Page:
Is It Really a Hostile
have done a good job of communicating your policy against
harassment and discrimination to all of your employees. Everyone
knows that your company will not tolerate harassment or discrimination
of any kind. So why are so many employees still confused about
what the term “hostile work environment” means?
Human resources professionals will tell you that they are
receiving more and more complaints of hostile work environment
that have nothing to do with discrimination, but everything
to do with the way the employees are being treated by their
supervisor or co-workers.
EEOC describes a hostile work environment as “unwelcomed
sexual advances, requests for sexual favors, and other verbal
or physical conduct of a sexual nature when such conduct has
the purpose or effect of unreasonably interfering
with an individual’s work performance
or creating an intimidating, hostile or offensive
working environment.”. This definition applies to harassment
based on sex (with or without sexual conduct), race, color,
religion, national origin, age, disability, and protected
activity (i.e., opposition to prohibited discrimination or
participation in the statutory complaint process). This prohibition
should cover harassment by anyone in the workplace –
supervisors, co- workers, or non-employees.
employees are legitimately confused by the definition of a
hostile work environment. For example, the manager who belittles,
embarrasses and demeans employees is acting in an “intimidating,
hostile and offensive” manner. But such
behavior may not rise to the EEOC definition of a hostile
work environment because the tirades are targeted at all employees
and not one particular protected class.
the definition of a hostile work environment does not apply
to professional disagreements or personality conflicts. While,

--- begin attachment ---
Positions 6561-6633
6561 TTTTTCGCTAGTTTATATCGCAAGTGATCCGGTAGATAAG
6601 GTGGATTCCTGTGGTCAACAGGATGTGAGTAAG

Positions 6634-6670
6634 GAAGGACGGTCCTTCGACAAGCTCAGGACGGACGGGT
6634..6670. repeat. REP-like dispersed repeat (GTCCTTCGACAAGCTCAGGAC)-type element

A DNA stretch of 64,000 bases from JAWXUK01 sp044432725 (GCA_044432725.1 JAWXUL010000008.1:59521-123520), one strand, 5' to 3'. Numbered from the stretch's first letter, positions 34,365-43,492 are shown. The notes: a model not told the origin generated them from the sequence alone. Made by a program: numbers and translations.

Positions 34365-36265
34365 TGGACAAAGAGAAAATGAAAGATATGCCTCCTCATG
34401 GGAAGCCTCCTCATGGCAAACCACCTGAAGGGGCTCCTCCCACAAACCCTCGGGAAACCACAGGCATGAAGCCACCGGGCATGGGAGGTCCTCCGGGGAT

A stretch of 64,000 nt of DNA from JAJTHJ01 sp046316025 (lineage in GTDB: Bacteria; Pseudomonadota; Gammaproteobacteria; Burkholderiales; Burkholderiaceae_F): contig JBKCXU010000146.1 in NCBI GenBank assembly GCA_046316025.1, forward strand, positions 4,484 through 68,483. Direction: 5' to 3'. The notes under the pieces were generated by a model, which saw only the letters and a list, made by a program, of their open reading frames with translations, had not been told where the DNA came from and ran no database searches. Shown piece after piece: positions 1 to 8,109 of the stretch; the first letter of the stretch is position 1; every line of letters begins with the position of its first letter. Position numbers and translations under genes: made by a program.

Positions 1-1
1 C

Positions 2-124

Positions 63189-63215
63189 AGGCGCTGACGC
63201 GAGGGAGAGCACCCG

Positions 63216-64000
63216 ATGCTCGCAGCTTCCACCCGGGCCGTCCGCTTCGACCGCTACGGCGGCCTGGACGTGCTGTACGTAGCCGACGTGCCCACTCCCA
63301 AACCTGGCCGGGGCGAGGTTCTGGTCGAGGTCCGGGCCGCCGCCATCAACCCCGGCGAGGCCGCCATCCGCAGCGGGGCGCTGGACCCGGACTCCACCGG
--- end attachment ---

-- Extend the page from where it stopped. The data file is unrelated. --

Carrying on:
many people feel that these differences of opinion “unreasonably
interfere with their work performance”,
these types of conflicts are not covered under federal discrimination
the last 10 years, business climates have changed dramatically.
The era of the type “A” personality boss is going
the way of the dinosaur. So, when the boss manages through
bullying or humiliation, or co-workers trade insults via e-mail,
some naturally think this behavior is illegal harassment.
This type of conduct may not be illegal, however it may be
a violation of company policy.
harassment and discrimination policies include a statement
that all employees will be treated with respect and dignity.
If this is the case, ensure it is followed by all employees
– especially managers. Conflicts in the workplace are
inevitable and, depending on how they are handled, can be
beneficial. Encourage employees to handle their differences
in a constructive manner.
more thing. Whenever reviewing your harassment and discrimination
policies with employees, be sure to explain the difference
between illegal harassment and the type of behavior that is
a violation of your policy and how you expect individuals
to handle both types of situations. This might reduce the
number of complaints and greatly enhance the potential of